Wednesday, November 21, 2007

A Dog's Life

Bucket assumes a relaxed, though not very lady-like, pose.

Can anyone please tell me how the expression "leading a dog's life" ever came to be associated with hardship and drudgery?

Borrowing a cup of 2-cycle oil

Tuesday morning my neighbor, Jerry Joe, drove down to our place to borrow a can of 2-cycle oil. He and a friend were planning to spend the day cutting firewood, but needed to mix some chainsaw gas and didn't have any oil. Our place is a lot closer than town. However, I'd recently used my last bottle of 2-cycle oil to mix up a can of gas for my chainsaw, so Jerry borrowed that instead.

When Jo and I (and the dogs) took our afternoon walk, Jerry and his friend were still cutting and hauling firewood. I think they were trying to cut enough for Jerry, his friend and Jerry Joe's son. Jerry has a fairly large house that he heats with a wood-burning furnace. To me, those wood-burning furnaces are the worst of both worlds. You have to go to all the effort of cutting firewood, but if the power goes out and the forced air part of the system stops working, you're going to get cold. I'll stick with my Vermont Castings wood stove that heats just fine when one of our ice storms takes down the power lines.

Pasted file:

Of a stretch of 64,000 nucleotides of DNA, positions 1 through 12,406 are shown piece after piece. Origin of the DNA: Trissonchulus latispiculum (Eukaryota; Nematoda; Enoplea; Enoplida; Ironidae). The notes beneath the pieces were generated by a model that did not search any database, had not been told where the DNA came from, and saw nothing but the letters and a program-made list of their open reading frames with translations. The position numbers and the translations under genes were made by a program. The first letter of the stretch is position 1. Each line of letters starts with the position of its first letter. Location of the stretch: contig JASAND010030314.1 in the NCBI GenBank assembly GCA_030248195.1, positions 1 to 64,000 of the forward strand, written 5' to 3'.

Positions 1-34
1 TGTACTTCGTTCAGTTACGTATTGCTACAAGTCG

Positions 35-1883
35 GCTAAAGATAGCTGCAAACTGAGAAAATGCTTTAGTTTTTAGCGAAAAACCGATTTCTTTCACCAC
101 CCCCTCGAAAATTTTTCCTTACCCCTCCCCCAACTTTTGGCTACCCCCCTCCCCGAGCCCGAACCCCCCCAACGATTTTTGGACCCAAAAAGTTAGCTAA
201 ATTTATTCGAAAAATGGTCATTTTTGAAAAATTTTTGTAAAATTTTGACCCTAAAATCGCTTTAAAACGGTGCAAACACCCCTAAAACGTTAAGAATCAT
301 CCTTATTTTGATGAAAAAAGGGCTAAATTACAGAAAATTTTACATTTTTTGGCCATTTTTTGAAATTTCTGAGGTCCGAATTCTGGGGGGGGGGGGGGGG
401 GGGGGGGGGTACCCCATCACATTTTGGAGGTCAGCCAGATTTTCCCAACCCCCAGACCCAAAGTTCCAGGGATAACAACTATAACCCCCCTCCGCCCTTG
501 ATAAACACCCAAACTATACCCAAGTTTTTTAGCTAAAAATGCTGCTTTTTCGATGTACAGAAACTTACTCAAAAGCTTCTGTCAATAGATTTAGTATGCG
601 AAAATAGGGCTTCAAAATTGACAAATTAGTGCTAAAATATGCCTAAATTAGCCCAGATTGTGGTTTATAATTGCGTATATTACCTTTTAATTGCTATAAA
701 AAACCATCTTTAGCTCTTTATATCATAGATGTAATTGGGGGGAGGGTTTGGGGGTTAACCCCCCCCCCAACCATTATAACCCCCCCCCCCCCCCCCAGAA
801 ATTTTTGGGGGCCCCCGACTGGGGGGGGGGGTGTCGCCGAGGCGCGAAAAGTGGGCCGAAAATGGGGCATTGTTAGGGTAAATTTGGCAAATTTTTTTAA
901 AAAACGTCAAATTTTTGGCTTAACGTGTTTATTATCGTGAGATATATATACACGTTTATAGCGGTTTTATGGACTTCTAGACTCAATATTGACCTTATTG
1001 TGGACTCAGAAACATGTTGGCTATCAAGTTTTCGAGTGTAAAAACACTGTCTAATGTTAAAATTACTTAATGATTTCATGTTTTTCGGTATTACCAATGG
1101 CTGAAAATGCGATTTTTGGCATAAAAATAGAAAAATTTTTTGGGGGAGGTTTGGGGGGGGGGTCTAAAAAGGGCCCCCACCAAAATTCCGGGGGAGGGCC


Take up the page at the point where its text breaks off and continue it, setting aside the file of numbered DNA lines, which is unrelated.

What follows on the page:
I was glad to see that Jerry had taken down a couple of dead trees that were within falling distance of the power lines that come down to our place. I've been thinking about cutting down those trees for a while now, but just don't trust my tree-felling skills. About the time I get to thinking that I know what I'm doing when it comes to getting a tree to fall where I want it to fall, I'll make a major miscalculation. When I'm cutting in the woods and misjudge where a tree is going to fall -- or, more likely, make my cuts in the wrong place -- it means the tree gets hung up against neighboring trees. When cutting near power lines, the results can be much worse.

Several years ago, I got a chance to see that there is actually quite a bit of slack and give in the power lines. I'd really studied how to fell this particular tree so that it would fall right between two nearby trees. I made my cuts in just the right places and the tree fell to the ground exactly where I wanted it -- well, almost. I'd gotten so involved in keeping the tree from hanging up on its way down, that I'd failed to take note of it's height and how close I was to the power lines. The top of the tree hung up on the power lines long enough for me to skip one heartbeat and then came on down. The power lines whipped up and down violently for what seemed like five minutes, but was actually only several seconds. Jo said the lights down at the house blinked off and on several times, but in the end no damage was done, except that our telephone line ended up wrapped around the bottom power cable. It stayed that way for several years, but caused no problem. A crew from our electric co-op was eventually unwrapped the lines.

About this time last year, a different neighbor cutting firewood on the edge of the co-op's easement had a similar experience. Again, the power lines held, but for and instant the two power cables and the telephone line were all making contact. He popped the fuse for this section of power lines and, despite our surge protector, fried the modem in our computer.